• The Lavon Affair: In 1954, Israeli agents in Egypt (mostly Egyptian Jews) planted bombs at British and American targets in Egypt, hoping it would be blamed on the Muslim Brotherhood, the Communists, or any number of nationalistic groups in the country. The Egyptian authorities found out about it, informing the Brits and Americans, neither of whom were amused. As for the Egyptians themselves, they considered it evidence that their Jewish population was all potential agents of Israel, and could potentially be a threat to security (this was probably wrong, but that didn't matter at the time), and so proceeded to de facto expel the Jews from Egypt (they weren't direct about it of course; mostly, the government let life get unbearable for them). To this day, the episode is often called "haEsek haBish (the Unfortunate Affair)" in Israel. The eponymous Pinhas Lavon, who OKed the plot, was forced to resign as Defense Minister as a result of the botched operation.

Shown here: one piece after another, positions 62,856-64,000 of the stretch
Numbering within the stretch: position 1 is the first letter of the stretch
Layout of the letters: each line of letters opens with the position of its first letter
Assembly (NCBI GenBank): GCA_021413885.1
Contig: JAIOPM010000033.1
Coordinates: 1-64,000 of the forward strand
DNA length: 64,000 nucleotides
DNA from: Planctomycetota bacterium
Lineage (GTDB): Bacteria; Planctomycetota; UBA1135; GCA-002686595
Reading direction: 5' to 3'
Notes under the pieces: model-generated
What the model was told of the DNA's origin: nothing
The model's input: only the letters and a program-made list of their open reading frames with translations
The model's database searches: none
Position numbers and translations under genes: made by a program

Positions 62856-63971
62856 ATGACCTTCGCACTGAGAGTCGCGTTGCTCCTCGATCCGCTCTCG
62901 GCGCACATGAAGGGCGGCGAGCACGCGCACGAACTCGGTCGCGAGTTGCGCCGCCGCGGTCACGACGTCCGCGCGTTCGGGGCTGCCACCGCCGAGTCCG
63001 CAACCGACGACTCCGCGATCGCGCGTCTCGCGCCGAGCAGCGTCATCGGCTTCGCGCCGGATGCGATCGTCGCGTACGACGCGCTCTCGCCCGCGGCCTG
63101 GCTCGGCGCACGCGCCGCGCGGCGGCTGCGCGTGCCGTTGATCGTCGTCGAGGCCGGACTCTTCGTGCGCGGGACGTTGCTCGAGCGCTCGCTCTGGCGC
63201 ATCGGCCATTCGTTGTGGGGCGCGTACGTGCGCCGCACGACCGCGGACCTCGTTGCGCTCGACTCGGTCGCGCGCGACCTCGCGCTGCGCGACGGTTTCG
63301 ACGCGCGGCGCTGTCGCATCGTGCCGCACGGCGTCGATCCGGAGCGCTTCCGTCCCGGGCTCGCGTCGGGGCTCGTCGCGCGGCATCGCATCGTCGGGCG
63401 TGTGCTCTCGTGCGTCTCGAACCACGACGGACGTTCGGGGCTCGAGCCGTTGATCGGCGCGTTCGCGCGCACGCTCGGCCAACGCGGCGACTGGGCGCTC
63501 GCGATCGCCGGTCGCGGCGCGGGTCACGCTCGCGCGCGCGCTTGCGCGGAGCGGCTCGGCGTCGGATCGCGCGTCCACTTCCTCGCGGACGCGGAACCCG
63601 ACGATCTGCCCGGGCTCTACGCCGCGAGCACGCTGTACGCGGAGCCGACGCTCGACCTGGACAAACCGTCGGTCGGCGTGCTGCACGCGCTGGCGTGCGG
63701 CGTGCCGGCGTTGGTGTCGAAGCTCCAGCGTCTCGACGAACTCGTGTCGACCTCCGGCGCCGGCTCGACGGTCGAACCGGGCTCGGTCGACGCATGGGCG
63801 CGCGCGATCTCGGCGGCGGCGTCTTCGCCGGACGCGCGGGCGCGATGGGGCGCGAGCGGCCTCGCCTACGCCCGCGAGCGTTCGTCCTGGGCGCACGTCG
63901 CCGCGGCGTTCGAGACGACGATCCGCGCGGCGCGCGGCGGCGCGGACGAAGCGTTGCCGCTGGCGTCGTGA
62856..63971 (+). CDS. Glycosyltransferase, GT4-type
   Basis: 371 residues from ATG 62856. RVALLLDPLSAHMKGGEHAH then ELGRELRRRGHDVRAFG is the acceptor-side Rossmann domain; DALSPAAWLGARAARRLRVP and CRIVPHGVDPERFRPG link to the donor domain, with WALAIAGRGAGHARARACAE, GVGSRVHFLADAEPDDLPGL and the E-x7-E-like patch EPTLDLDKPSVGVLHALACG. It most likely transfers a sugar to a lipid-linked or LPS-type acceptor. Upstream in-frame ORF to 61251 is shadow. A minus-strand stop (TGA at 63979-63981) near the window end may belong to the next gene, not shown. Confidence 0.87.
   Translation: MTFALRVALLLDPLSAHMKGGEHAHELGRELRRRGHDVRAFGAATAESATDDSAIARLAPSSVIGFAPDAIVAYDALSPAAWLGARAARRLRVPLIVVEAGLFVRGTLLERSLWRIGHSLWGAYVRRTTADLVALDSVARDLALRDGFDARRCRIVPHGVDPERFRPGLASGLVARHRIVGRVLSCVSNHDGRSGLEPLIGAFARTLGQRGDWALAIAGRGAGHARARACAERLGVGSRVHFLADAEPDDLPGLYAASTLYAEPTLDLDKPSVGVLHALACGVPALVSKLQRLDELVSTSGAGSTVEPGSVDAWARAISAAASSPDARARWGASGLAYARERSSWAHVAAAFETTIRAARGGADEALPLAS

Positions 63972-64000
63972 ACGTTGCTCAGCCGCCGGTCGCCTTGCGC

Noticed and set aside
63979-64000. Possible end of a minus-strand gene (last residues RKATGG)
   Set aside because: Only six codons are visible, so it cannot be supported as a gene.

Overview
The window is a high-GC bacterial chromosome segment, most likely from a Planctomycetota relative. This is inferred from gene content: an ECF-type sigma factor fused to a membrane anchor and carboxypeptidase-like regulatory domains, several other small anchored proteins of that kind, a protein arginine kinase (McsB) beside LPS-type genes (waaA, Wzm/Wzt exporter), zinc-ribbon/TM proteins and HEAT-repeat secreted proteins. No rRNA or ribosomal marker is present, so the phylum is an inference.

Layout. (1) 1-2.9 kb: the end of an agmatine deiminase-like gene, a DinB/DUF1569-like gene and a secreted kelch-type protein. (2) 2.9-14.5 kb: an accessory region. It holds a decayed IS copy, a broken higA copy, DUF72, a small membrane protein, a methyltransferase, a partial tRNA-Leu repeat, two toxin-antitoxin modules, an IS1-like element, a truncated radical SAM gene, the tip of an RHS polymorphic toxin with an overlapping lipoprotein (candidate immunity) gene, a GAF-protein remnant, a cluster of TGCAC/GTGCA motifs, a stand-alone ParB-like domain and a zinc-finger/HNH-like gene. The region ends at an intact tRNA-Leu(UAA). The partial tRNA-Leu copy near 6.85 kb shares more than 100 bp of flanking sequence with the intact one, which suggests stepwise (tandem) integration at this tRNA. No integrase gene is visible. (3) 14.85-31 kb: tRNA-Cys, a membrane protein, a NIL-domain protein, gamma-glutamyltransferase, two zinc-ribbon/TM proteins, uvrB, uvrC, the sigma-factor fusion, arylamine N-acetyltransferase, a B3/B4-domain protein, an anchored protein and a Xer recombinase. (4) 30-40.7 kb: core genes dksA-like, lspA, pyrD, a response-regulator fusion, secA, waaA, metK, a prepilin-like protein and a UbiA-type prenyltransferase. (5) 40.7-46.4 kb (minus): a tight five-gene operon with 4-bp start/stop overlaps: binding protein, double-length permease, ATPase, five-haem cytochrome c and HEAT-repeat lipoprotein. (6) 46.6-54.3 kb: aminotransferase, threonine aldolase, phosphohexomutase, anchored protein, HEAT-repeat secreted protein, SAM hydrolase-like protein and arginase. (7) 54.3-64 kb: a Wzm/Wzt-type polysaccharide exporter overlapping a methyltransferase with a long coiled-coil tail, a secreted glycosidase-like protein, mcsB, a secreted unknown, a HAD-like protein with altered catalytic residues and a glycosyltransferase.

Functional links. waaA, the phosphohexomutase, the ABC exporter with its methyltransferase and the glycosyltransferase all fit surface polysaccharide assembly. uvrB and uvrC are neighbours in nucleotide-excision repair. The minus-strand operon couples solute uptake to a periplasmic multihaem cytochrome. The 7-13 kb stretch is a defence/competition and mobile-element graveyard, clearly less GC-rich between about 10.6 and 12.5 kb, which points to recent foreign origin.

• Operation Northwoods, a Cold War era program declassified in the 2000s, was a series of military proposals to commit false-flag operations and frame Cuba for it to justify an invasion, such as pretending to send a plane full of college students over the Gulf of Mexico, shooting it down, and blaming Castro; and planting false evidence of a Cuban attack should John Glenn be killed in his spaceflight. The scary thing? The plan was approved by all the Joint Chiefs of Staff and sent to the desk of the Secretary of Defense. JFK however, was not at all amused when he found out, as General Lemnitzer, the Chairman of the Joint Chiefs, was forced to resign afterwards. Cue conspiracy theories galore in 1...2...3...
  • During the Cold War, the ostensible idea behind NATO intelligence agencies’s alleged Strategy of Tension during Operation Gladio was to cow citizens into rallying behind the anti-communist, NATO-oriented governments of their respective states in Europe through exploiting their fear by backing several ultranationalist and neofascist terrorists and then attempting to pin their attacks, such as the Bologna bombing, on leftist terrorists (who were also active at that time). The twist? The idea itself was a false flag; the entire so-called “strategy of tension” never existed. The alleged leaked documents outlining it were actually Soviet-made forgeries, designed to smear NATO and the US in particular. This hasn’t stopped the proliferation of Conspiracy Theories concerning the alleged use of the “strategy”, however.